High-Speed Problem Solving
We need to develop strong, robust problem-solving skills not just for a few technical experts, but for every person in our organization and every student in school. I think that the only sustainable competitive advantage any company can have is the ability of its people to sense, define, and solve problems more and more quickly.
Why do I think problem solving is so important?
Because it’s not about the problem, it’s about the learning.
The way we learn begins with a very linear, accumulative process where we first gain basic knowledge that we may or may not understand fully. In this knowledge phase, someone might share a set of facts with us and we should be able to repeat these facts back to the teacher or to someone else. Knowledge is the first level of learning.
Next, if we place enough value on those facts to spark continued interest, we will seek to understand more about them. Understanding is the second level of learning.
If we value and understand what someone is sharing with us, it will actually change our behavior as we start to apply what we know. The only way we can tell if someone has actually learned something is in their behavior. Application is the third level of learning.
In the application of any task, because the environment is never absolutely stable, we can expect to encounter problems. A problem is anything that happens that we didn’t expect to happen. Here’s where our learning changes.
At higher levels of learning, we don’t continue on a nice linear, accumulative path. Three mental activities work in a series of rapid cycles as we analyze what we’ve experienced, evaluate what that means, and create something new. Whatever we create has to be analyzed and evaluated and usually adjusted.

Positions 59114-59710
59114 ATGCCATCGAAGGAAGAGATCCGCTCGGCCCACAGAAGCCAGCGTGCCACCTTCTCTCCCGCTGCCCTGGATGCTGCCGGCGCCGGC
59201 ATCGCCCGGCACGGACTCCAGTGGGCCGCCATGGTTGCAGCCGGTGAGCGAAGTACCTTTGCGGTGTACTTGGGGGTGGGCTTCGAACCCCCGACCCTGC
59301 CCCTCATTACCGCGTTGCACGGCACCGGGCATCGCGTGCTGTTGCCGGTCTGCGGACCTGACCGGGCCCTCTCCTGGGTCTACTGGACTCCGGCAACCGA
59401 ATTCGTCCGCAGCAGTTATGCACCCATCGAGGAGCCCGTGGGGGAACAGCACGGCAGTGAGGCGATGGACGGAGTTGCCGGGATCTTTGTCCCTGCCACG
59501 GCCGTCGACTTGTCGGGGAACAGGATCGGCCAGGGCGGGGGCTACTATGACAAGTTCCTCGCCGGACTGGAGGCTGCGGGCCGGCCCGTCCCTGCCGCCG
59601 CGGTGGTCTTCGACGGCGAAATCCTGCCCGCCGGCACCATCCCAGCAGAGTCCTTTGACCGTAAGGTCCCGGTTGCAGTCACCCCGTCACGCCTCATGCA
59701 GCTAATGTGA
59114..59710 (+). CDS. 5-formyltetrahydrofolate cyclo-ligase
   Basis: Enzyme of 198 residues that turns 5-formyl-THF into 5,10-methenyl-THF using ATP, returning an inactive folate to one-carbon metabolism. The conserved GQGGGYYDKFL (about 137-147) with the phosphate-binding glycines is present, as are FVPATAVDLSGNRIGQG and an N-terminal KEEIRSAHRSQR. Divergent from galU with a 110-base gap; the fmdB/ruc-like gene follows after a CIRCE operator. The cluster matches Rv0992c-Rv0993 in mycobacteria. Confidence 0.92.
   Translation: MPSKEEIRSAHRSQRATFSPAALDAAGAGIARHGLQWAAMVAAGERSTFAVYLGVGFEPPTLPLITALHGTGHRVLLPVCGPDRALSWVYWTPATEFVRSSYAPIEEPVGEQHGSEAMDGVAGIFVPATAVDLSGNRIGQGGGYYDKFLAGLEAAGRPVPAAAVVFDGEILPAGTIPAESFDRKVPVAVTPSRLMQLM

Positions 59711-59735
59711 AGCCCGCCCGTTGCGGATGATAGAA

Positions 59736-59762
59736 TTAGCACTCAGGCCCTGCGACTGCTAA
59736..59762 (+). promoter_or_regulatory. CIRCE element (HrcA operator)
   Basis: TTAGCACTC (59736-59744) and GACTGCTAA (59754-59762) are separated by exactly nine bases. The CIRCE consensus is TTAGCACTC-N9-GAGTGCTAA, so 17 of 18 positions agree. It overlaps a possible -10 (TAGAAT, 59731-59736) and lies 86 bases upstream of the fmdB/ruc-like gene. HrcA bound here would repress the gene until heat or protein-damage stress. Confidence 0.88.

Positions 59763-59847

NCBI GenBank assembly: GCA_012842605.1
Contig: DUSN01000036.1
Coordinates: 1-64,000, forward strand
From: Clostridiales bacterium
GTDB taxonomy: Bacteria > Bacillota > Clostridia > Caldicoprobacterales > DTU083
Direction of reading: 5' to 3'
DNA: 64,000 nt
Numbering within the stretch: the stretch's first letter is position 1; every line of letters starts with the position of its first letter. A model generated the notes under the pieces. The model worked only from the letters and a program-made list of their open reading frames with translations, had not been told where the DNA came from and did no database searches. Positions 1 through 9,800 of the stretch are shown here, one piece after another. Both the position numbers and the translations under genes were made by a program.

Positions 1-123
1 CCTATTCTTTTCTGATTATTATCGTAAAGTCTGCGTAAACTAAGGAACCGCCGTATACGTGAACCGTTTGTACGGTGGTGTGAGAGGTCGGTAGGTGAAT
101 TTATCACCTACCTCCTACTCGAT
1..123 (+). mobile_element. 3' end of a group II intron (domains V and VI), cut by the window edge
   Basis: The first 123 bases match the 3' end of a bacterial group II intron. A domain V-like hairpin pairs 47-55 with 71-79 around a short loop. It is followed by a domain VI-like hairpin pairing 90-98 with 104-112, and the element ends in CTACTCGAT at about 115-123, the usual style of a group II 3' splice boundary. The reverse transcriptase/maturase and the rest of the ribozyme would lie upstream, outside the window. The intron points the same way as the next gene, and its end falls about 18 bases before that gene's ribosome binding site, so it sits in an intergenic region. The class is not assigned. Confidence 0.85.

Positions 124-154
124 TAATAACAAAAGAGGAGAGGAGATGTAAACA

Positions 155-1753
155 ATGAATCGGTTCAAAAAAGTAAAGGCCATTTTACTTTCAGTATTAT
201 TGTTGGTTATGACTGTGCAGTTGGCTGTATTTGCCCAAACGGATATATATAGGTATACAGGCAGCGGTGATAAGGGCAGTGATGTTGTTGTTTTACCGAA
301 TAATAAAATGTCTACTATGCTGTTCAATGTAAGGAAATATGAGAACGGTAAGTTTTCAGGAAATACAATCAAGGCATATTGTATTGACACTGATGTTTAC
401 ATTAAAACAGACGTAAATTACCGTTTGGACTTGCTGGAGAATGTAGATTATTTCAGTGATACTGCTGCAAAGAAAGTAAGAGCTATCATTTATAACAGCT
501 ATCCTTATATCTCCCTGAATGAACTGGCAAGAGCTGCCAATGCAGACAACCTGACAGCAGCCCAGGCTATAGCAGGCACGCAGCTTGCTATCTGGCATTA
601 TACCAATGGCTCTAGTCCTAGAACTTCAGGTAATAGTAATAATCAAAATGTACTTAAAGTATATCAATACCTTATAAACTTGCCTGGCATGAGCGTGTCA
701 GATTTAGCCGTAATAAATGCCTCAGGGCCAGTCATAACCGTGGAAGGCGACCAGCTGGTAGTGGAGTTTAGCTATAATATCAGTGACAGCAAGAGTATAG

I think the true secret for solving tomorrow’s problems isn’t to anticipate any specific problem but rather to prepare the organization and the workforce for anything. If we can sense a problem coming; if we can see when it actually begins to impact us; and if we have people who know how to think critically and face the hard facts about what they see, then we'll be able to respond nearly immediately.
We may not get it right the first few times, but with a culture that is willing to try anything and persist, we’re more likely to get to an effective solution much more quickly that those who are more protective of the status quo.
A culture like that is characterized by high self-efficacy among its people. High self-efficacy translates to a willingness to try new things and persist through failure. Solving tomorrow’s problems depend on this, so we need to start building that today. It isn’t hard, but it does require focused leadership. The Lean tools we already use—systems like 5S, Standardized Work, and Training Within Industry (TWI)—work best when all leaders fully understand the tools’ underlying, developmental intent.
Remember, problem solving is less about finding a solution to a particular problem and more about creating a capable and engaging workplace culture.
2021 Continuous Improvement Conference
The 2021 Continuous Improvement Conference (Aug. 22-24 in Columbus, Ohio) is the only industry event focused on helping printing and converting companies achieve operational excellence and Lean leadership. Attendees directly link reduced costs, lowered waste, and increased profit margins to ideas gained from conference presentations and networking. To learn more about the event, visit ci.printing.org.
Every company should be looking for practical ways to reduce operational costs, speed throughput, and boost customer experience and satisfaction. PRINTING United Alliance’s CI Ready! virtual conference event (April 19–22) features four sessions presented over four days that focus on foundational principles and tools for implementing a continuous improvement program. To learn more, click here.
David Veech, CEO of Leadersights, is the author of three books: Leadersights: Creating Great Leaders Who Create Great Workplaces, The C4 Process: Four Vital Steps to Better Work, and his latest book, High Speed Problem Solving. For over 30 years, Veech has carefully studied leadership and work systems, looking for practical strategies his students or clients can effectively apply. He’s a retired Army officer and has taught on the faculty at four prestigious universities. He has built two successful international consulting firms whose clients include the U.S. Postal Service, Owens Corning, Rolls-Royce, the Arizona Department of Economic Security, and Nationwide Insurance.